'Figurative language moves us to adoration'
Alexander Dumas’ The Count of Monte Cristo
Eye-Opening Journey from Innocence to Experience Figurative Language From The Lord of the Flies: Figurative Language From The Lord of the Flies Personification
Dead pig and Simon conversation
'there was a strip of wee-strewn beach that was almost as firm as a road'
The choir boy is described as a '…dark creature crawling…'
Title, Simon’s Name Slide26: TYPES OF IRONY
EXAMPLES OF IRONY
ELEMENTS THAT CONTRIBUTE TO IRONY IRONY: IRONY
Technique of Detachment
Neither cruel nor kind
It’s a device
Draws attention to the discrepancy of two things
Words and their meanings
Expectation and Fulfillment
What is and what seems to be Used to take readers beyond literal meanings. Types of Irony: Types of Irony Verbal (specifically related to language)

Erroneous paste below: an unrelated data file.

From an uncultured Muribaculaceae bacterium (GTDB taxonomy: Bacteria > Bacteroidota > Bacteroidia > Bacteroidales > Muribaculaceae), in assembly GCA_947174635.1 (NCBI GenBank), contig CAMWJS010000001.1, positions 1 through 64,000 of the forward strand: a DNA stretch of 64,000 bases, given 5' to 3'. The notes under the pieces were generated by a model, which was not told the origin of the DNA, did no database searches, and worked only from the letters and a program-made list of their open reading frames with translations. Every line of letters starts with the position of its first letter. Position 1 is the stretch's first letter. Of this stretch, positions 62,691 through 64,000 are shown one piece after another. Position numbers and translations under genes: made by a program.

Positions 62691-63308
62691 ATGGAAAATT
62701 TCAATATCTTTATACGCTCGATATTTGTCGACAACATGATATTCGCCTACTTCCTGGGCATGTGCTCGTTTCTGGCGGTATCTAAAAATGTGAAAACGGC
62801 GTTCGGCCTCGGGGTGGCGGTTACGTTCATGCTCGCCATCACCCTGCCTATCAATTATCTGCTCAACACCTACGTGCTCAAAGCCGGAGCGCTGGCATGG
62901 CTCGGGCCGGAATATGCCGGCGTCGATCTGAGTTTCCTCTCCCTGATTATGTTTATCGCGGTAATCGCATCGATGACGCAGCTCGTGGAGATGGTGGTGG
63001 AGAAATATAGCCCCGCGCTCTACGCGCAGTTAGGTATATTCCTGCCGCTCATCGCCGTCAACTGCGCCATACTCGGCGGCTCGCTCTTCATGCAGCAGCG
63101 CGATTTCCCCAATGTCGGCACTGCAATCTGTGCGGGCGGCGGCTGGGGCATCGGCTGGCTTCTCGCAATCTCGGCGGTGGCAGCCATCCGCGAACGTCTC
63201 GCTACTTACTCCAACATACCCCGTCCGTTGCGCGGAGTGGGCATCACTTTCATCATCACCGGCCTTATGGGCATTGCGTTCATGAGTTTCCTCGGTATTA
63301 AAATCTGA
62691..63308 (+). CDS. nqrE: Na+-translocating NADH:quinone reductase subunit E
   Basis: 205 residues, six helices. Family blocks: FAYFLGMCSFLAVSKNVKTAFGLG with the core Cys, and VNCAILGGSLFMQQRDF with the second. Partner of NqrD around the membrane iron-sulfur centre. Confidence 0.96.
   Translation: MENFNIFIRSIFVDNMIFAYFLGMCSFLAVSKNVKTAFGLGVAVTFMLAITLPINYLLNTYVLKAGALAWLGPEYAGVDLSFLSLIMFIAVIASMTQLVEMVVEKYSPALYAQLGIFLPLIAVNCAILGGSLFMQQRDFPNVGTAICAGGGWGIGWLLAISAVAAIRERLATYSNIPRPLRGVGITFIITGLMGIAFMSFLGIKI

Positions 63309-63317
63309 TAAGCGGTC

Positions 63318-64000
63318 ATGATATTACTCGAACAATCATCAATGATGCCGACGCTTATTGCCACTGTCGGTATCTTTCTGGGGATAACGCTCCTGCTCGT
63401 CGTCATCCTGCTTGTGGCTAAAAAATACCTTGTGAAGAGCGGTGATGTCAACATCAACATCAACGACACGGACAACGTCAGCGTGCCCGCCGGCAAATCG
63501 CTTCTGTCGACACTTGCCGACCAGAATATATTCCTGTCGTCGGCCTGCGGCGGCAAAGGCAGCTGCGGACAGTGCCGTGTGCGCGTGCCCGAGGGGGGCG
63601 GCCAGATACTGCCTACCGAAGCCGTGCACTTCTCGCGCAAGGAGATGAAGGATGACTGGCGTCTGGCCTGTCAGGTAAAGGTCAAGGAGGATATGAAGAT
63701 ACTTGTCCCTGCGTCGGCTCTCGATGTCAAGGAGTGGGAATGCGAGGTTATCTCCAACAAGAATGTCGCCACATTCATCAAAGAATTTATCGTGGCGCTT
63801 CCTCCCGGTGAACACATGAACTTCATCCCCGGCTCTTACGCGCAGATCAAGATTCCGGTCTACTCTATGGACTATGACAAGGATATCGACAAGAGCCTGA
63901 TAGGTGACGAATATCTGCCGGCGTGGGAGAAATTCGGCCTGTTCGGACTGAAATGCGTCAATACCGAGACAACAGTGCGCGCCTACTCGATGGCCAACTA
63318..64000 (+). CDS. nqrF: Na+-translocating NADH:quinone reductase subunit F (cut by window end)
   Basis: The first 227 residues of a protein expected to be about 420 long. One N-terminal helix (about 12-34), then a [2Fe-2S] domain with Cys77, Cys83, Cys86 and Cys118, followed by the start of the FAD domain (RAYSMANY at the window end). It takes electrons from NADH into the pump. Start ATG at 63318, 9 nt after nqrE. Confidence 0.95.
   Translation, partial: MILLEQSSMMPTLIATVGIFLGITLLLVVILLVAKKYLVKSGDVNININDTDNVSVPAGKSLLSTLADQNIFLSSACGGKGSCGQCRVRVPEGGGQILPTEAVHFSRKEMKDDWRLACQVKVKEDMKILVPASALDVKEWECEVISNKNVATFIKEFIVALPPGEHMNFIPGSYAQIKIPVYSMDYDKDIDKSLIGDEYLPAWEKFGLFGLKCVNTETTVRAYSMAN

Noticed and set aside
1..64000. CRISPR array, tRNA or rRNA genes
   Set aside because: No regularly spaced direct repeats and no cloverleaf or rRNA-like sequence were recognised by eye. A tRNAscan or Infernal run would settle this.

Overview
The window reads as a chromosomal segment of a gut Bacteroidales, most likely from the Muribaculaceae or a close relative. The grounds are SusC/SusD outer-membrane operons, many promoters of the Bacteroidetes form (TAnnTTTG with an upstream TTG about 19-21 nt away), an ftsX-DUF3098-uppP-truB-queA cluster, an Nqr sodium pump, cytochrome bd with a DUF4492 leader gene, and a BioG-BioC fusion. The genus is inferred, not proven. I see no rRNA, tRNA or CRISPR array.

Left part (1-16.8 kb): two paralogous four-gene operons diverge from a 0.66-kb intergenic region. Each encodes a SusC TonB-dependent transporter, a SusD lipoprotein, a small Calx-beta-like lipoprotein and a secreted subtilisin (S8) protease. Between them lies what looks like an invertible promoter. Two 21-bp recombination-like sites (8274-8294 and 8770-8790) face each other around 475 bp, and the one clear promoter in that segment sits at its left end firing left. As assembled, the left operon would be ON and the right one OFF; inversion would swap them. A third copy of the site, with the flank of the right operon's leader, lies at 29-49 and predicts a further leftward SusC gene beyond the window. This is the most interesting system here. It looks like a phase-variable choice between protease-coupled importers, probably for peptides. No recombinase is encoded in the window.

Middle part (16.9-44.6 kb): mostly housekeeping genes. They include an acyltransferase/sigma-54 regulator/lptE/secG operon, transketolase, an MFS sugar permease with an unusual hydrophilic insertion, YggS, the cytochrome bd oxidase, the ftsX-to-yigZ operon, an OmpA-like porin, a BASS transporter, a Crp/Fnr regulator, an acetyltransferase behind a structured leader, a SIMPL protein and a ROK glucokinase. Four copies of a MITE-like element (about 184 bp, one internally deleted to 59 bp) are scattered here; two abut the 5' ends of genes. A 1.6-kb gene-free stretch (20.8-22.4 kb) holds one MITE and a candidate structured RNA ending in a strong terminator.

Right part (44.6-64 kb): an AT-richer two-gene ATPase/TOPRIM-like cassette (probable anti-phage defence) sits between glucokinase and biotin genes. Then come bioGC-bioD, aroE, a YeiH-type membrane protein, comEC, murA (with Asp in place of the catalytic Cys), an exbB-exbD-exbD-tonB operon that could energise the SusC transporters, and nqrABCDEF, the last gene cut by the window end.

Opposite of what is meant is said
One understanding of a situation sharply contrast another
Reader knows more than the character does about his or her situation Examples of Irony: Examples of Irony Jane Austin’s Pride and Prejudice
Irony Reveals Character
What is ironic, type of irony and to what effect
Irony and Lady Catherine
What is ironic, type of Irony, use of Irony
subjects, victims, generalizations
Alexander Dumas’ The Count of Monte Cristo
What appears to be, what is reality, and type of irony
Sophocles’ Oedipus the King
Reasons for using irony Elements that contribute to irony: Elements that contribute to irony Contradictions and Paradoxes
Satire *used to bring about reform
Sarcasm *direct remark made to offend
Paralipsis and antiphrasis (synonyms)
Figures of speech
*it is important to note that satire and sarcasm, while they are related to irony, are not only irony related terms. Examples of elements that contribute to irony: Examples of elements that contribute to irony Sophocles’ Oedipus the King,
Paradox of the Blind Slide27: Types of Comedy
Expressions of Comedy
Techniques of Verbal Comedy
Elements of Comedy